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Roof needs time to rebuild program

Head coach Ted Roof is trying to build Duke football, but right now he is lost. It almost seems like all the life has been sucked out of a coach who took the job last December displaying raucous confidence.

Less than 10 months later, after Duke’s 55-21 loss to Maryland Saturday, Roof just paused when asked, “Where are you?” about his program.

A few seconds later, the demoralized coach responded.

“We are definitely not where we want to be and that’s the most honest answer I can give you, and definitely not where we hoped to be,” Roof answered, acknowledging that early expectations have not been followed by results.

Roof has reason to be upset. What was as hyped a potential turning point for Duke football has disintegrated into the worst start since 2001, a season when the Blue Devils went 0-9. The Blue Devils have lost their four games by an average margin of 21 points.

Furthermore, Duke has yet answer a number of lingering questions and yet to form any offensive or defensive cohesion.

Whether it’s fair or not, a team’s identity is based on its quarterback, and for a team that is struggling to establish itself, a solid starter behind center is critical. At first, Mike Schneider and Chris Dapolito gave Roof two options. After Curt Dukes played a solid second half at Virginia Tech, Roof had a trio of choices. Essentially, the quarterback dilemma has translated into musical chairs in the backfield, and against Maryland, Dukes and Dapolito bounced around to different positions.

Roof has sought a single leader behind center all season, and after the game, he appeared to be fed up with the current shuffle. Schneider played the entire game Saturday, except for several short stints when Dukes was behind center, and Dapolito didn’t take a single snap at quarterback. With Roof intent on selecting one quarterback, it seems like Schneider, who has started three of four games, will get the nod for the rest of the season.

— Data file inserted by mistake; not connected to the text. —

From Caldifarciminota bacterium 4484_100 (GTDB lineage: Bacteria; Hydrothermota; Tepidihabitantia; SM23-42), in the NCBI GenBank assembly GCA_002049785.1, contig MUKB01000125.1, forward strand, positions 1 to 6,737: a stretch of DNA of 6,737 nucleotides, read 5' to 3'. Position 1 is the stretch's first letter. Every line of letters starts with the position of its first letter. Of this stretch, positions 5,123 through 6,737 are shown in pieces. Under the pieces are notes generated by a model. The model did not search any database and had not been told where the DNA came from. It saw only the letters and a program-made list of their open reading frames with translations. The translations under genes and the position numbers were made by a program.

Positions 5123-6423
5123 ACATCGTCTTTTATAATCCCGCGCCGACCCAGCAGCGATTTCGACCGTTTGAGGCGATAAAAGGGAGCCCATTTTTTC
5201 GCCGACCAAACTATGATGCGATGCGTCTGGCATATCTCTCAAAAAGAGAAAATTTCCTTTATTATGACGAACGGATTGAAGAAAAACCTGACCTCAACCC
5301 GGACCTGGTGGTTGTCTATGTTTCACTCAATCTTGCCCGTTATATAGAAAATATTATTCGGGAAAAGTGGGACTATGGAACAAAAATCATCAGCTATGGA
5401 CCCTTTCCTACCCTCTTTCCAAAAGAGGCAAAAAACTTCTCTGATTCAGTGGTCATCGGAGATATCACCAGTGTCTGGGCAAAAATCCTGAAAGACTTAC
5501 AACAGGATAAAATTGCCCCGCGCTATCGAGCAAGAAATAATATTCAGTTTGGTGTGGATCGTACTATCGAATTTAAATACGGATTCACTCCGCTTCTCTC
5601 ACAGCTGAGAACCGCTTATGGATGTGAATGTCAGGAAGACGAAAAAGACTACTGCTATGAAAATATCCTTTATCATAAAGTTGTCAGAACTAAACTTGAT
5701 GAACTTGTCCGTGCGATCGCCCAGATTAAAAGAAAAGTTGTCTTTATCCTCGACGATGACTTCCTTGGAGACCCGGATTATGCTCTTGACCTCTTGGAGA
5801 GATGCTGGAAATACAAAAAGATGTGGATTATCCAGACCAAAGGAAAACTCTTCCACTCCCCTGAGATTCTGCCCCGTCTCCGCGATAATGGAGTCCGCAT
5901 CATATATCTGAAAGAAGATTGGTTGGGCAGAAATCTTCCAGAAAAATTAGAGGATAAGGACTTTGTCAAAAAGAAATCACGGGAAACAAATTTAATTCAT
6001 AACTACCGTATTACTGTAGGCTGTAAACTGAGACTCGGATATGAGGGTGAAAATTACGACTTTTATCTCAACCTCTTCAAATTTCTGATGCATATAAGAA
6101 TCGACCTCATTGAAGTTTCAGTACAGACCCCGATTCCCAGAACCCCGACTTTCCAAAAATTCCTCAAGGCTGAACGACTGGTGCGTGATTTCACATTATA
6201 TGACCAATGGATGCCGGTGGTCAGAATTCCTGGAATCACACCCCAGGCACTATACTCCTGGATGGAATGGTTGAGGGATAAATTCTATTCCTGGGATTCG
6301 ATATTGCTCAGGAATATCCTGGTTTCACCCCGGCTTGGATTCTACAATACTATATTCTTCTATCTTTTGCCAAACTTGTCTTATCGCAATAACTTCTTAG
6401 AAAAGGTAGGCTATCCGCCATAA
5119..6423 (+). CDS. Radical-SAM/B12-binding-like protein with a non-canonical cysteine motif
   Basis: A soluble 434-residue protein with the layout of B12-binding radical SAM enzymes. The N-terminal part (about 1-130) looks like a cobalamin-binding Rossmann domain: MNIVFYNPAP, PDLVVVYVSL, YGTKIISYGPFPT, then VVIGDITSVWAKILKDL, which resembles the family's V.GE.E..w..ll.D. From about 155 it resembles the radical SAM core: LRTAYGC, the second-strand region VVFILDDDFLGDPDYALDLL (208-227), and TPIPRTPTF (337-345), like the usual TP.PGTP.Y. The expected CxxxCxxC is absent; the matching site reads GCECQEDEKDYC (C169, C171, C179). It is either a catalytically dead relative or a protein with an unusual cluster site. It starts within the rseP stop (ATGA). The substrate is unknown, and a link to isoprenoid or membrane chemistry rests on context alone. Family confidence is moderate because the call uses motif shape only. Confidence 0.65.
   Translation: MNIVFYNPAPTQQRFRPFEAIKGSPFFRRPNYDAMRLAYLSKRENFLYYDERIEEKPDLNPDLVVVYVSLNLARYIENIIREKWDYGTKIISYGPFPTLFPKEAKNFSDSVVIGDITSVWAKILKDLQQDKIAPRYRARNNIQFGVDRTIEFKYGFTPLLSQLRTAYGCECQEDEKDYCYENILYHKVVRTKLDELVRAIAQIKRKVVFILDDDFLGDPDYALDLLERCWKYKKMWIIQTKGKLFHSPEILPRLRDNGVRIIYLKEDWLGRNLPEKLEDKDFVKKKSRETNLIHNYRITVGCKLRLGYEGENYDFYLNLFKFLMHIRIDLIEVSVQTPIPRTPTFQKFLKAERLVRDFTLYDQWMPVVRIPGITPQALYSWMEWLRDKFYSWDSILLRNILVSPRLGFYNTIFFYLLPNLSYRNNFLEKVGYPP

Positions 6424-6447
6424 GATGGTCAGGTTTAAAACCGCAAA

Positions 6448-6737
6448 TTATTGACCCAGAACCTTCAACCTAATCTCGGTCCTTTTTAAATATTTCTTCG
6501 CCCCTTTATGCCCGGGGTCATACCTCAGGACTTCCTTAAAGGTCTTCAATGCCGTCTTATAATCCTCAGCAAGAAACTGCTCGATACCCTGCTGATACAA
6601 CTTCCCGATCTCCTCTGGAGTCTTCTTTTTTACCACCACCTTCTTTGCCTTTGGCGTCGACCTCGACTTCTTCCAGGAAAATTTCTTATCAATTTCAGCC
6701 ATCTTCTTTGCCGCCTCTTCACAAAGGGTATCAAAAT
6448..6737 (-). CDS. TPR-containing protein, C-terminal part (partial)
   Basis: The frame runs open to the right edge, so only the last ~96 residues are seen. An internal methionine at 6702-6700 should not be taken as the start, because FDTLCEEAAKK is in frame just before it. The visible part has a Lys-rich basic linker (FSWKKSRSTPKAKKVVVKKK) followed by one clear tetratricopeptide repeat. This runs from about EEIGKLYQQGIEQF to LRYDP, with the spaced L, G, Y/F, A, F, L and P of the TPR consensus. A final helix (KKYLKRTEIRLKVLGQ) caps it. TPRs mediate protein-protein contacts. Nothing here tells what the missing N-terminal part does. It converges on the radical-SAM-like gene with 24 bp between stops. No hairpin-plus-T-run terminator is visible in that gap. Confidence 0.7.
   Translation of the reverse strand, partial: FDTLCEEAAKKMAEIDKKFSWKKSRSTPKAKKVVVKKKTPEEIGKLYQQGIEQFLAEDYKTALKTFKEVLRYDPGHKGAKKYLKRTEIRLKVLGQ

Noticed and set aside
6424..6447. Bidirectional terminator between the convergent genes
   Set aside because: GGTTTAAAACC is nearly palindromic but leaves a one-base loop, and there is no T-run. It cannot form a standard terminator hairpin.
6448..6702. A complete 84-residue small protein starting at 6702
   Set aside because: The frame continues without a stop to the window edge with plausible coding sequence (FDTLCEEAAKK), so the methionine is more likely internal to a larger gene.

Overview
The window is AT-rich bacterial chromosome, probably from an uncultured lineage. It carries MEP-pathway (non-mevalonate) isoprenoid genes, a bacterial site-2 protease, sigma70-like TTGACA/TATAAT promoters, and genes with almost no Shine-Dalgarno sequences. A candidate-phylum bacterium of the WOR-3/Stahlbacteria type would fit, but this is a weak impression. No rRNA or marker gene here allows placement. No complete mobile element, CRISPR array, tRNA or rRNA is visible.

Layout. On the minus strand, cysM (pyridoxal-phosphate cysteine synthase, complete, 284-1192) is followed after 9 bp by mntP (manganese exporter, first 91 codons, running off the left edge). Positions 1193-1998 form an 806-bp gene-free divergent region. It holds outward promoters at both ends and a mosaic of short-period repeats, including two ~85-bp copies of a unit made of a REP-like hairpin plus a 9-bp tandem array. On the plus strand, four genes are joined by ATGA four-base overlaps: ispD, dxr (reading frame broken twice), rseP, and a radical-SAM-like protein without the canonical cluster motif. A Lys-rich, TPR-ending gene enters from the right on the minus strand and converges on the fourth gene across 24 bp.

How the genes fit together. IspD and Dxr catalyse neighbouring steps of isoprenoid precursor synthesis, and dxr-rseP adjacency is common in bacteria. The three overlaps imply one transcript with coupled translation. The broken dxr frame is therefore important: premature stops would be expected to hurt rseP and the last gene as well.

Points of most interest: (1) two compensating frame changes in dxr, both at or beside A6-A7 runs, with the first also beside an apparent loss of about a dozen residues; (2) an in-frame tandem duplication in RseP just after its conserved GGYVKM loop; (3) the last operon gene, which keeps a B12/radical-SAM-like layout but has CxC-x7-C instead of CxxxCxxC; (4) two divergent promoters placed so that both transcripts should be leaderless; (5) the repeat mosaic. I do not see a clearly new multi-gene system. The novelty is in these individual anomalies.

Injuries have thrown the team some very different curveballs. Phillip Alexander, the team’s most experienced defensive lineman, broke his leg against Connecticut, and junior Justin Kitchen has stepped up to take his spot at defensive end. Because of injuries and inexperience, the offensive line shuffled like the quarterbacks—only two Blue Devils have started all four games.

At running back, Cedric Dargan and Aaron Fryer missed Saturday’s game, and at wide receiver, a host of injuries have left Roof searching for fill-ins. True freshmen have been called up to make up for the injuries.

Saturday, these volatile elements lacked the balance to maintain their precious structure. After the first quarter, Duke should have been in a much larger hole than its 10-7 deficit. Maryland had three dangerous chances in the red zone, wearing down the Blue Devil defense for almost 13 minutes in the first quarter. Some key tackles, however, held the Terrapins to a 20-yard field goal and a one-yard touchdown in the quarter.

One of the reasons the Blue Devils were not further behind after only 15 minutes of play was the skillful maneuvering of true freshman Chris Davis, who ran a kickoff back 94 yards to get the Blue Devils on the scoreboard. Maybe, just maybe, Davis is a sign that the football program is set to launch forward. But it doesn’t look like it will happen this year.

Duke’s opportunistic defense allowed Roof’s team to stay in the game, and even go ahead in the second quarter. But Duke did not have a first down or even attempt a pass in the first quarter. The Blue Devils’ 35 rushing yards were significantly exceeded by Maryland’s 119. Joel Statham, a first-year starter for the Terps, threw for 211 first-half yards. Schneider, who looks to be Duke’s permanent starter, threw for a mere 50 yards in the first half. Yet at the end of 30 minutes, the Duke squad found itself only six points behind.

As Roof put it, the team was able to “hang in” through out the first half. Duke looked like an unranked, injured, winless squad battling against a team that has gone 29-0 under head coach Ralph Friedgen when leading at halftime. The Blue Devils’ defensive line was not stopping the Terrapins. Instead it was tiredly dragged down the field as Maryland marched to 38 unanswered points.

That’s not how you win a football game, especially against a top-25 team, and it’s not a sign Duke will contend for victories by season’s end. Roof may bring everything that was advertised to Duke football, but the first four games of 2004, especially the struggles against Maryland, show it is going to take more than one off-season and a lot of optimism.


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